The class numbered 112 members if whom 56 were graduated.  Among his classmates were several who afterwards became famous men namely:  Major-General Newton, General B.S. Alexander and Confederate Generals Gustavus W. Smith, and Alexander P. Stuart.  Among his contemporaries at West Point were the youths subsequently known to history as Generals Hancock, Thomas, Wright Whipple, McClellan, W.F. ("Baldy") Smith, Frits-John Porter and W. B. Franklin.                                                                                   

Rosecrans name always appeared on the class register among  "the first five."  He was distinguished in Mathematics, physics, chemistry, geology, mineralogy, and military art and science, and was appointed "Cadet Professor" of mathematics.  On being graduated with the highest honors, he was recommended for promotion in all corps and chose that of the United States Engineers, which he enters as Brevet Second Lieutenant in July 1842.  His first year's service was under Colonel R. E. DeRussy at Fortress Monroe, Virginia.                     Return to Menu

 On the 34th of August 1843, he was married at St. John's Episcopal Chapel, New York, to Ann Eliza Hegeman, daughter if Judge Hegeman, deceased.  The Hegeman family was of ancient and honorable Knickerbocker lineage.                                                    Return to Menu

 Soon afterwards he was ordered to West Point as Acting Assistant-Professor of Military and Civil Engineering.  In 1844-45 he was detailed to assist in the Department of Natural and Experimental Philosophy.  In 1845-47 he served as Assistant Professor of Civil and Military Engineering, and during the last -names year, in addition to this duty, was charged with the construction of the new Cadet barracks, and the duties of Acting Post Commissary and Quartermaster.  In all the qualities which go to make up an instructor, Lieutenant Rosecrans was conspicuously valuable.  In 1847 he was placed in charge of the fortifications and engineering works at Newport, R.I.  During the five years spent at this post. he invented and submitted to the chief of Engineering Corps, and had approved by the board of engineering officers, consisting of Colonel DeRussy, Major R., Delafield, and Captain (afterwards Confederate Commander-in-Chief) Robert E. Lee, a new system of permanent quarters, the leading principles of which have since been adopted throughout the quartermaster service.  In April 1852, we was ordered to Washington to report ot the Secretary of Navy for special duty.  He was assigned as Civil and Constructing Engineer at the Washington Navy Yard, where he remained  until impaired health compelled him to relinquish that service.  He left Washington on "sick leave" and repaired to Cincinnati, whence he resigned his commission as an officer of the army.  When sufficiently restored to health, he engaged in works of civil engineering and architecture until 1858, when he established a coal-oil refinery, and was a successful pioneer in refining of petroleum.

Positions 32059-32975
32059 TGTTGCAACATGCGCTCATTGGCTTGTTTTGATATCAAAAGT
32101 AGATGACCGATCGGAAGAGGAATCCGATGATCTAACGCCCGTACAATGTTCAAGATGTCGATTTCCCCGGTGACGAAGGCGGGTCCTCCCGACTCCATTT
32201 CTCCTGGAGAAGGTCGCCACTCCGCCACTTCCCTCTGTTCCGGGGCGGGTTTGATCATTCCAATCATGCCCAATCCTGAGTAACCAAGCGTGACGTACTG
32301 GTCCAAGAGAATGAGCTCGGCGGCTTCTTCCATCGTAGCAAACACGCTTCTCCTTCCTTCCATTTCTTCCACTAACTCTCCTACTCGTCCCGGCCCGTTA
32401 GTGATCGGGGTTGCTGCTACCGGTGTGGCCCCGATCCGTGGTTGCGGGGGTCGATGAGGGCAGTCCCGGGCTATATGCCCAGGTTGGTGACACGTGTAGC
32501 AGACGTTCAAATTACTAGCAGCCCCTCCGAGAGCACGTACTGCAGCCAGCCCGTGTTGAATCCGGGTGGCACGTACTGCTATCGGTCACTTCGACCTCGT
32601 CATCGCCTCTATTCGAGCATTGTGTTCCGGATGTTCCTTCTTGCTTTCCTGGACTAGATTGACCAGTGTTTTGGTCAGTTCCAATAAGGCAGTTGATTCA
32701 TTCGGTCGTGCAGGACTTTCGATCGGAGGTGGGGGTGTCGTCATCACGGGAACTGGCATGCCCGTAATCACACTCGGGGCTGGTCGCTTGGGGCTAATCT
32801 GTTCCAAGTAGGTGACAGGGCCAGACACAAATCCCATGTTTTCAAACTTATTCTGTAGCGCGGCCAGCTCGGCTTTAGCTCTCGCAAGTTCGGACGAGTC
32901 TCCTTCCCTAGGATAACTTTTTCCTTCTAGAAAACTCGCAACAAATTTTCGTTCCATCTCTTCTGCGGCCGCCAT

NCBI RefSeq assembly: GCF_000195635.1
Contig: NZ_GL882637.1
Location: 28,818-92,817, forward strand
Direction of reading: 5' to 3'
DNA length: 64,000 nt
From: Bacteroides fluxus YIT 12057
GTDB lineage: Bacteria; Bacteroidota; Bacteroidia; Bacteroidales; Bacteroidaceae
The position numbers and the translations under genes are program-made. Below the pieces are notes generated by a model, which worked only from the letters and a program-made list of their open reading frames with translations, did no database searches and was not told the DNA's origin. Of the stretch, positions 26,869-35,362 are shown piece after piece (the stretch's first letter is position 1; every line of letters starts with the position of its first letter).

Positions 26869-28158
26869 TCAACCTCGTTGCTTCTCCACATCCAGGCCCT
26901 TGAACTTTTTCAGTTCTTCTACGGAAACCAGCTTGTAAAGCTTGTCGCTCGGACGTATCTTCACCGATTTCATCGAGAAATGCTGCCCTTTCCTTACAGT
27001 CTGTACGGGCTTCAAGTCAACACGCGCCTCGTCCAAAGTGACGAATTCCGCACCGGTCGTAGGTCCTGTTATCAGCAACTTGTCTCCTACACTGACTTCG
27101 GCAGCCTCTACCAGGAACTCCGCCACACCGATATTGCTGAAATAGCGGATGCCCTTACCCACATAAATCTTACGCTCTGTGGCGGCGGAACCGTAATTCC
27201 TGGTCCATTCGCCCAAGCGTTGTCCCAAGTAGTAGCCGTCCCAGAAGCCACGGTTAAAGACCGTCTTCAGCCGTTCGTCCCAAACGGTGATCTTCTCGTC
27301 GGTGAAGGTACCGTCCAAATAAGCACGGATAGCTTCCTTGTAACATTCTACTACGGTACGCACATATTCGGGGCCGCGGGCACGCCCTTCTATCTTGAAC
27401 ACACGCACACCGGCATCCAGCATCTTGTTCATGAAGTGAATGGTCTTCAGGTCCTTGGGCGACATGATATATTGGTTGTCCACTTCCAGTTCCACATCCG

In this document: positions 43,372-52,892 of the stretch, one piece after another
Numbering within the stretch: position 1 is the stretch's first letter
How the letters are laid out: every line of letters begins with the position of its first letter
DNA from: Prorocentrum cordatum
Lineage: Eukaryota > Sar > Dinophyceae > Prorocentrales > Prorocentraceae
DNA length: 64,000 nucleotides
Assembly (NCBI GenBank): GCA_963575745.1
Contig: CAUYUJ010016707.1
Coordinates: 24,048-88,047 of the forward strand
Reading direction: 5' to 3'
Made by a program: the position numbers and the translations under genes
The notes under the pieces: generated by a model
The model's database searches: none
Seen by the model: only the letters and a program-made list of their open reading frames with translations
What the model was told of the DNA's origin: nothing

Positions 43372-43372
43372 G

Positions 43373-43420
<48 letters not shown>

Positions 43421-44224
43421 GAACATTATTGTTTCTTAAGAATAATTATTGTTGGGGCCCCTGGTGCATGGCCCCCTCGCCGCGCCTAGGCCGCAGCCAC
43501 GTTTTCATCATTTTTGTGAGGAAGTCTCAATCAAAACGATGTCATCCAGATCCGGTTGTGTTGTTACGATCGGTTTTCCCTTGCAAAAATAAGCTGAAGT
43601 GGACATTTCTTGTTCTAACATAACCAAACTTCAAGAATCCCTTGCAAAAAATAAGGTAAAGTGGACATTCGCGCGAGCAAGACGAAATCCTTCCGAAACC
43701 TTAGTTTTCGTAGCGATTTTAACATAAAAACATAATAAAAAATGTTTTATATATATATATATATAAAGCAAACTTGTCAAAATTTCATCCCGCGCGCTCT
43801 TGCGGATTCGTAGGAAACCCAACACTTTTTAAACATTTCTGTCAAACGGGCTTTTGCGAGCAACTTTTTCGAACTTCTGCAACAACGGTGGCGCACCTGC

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With a wife and four children, and a business just entering on a career of prosperity, he felt impelled by stern duty, on the breaking out of the civil war, in April 1861, to offer his services to his country, and relinquishing his occupation, he assisted in organizing the Home Guards of Cincinnati, and laid out Camp Dennison while acting merely in the capacity of a private citizen.  About this time the Legislature of Ohio created the office of Chief Engineer of the State, with the rank of Colonel and the emoluments of Colonel of Engineers, U. S. A.  Governor Dennision tendered the lucrative commission to Rosecrans, but, to his surprise, the unselfish reply came:

I thank you , Governor; it would be very gratifying to me to stay at home with my family, but our people must go to the front with or without leaders, and fight and die for the country.  I cannot stay at home and see this.  Duty demands that I should offer my military acquirements to aid in diminishing the loss of life.  I must go with our people to the front.

Ten days later the Governor sent to Rosecrans the commission of Colonel of the Twenty-third Ohio volunteer infantry.  Colonel Rosecrans repaired to Columbus, where his regiment was assembled, names the ground of its encampment after his illustrious friend Secretary Chase, and was busily engages in organizing and instructing his command, having for Lieutenant-Colonel Stanley Mathews, and for Major, Rutherford B. Hayes, when a commission arrived from the War Department, appointing him a Brigadier-General in the regular army, to which he had been recommended by General Winfield Scott, General J, G, Totten - his old Chief of the Engineering Corps -- Secretary Chase and others.  The day after its acceptance General Rosecrans was ordered by General McClellan to report for duty in Cincinnati, and thence he went with McClellan to west Virginia, where he was placed in command of a provisional brigade.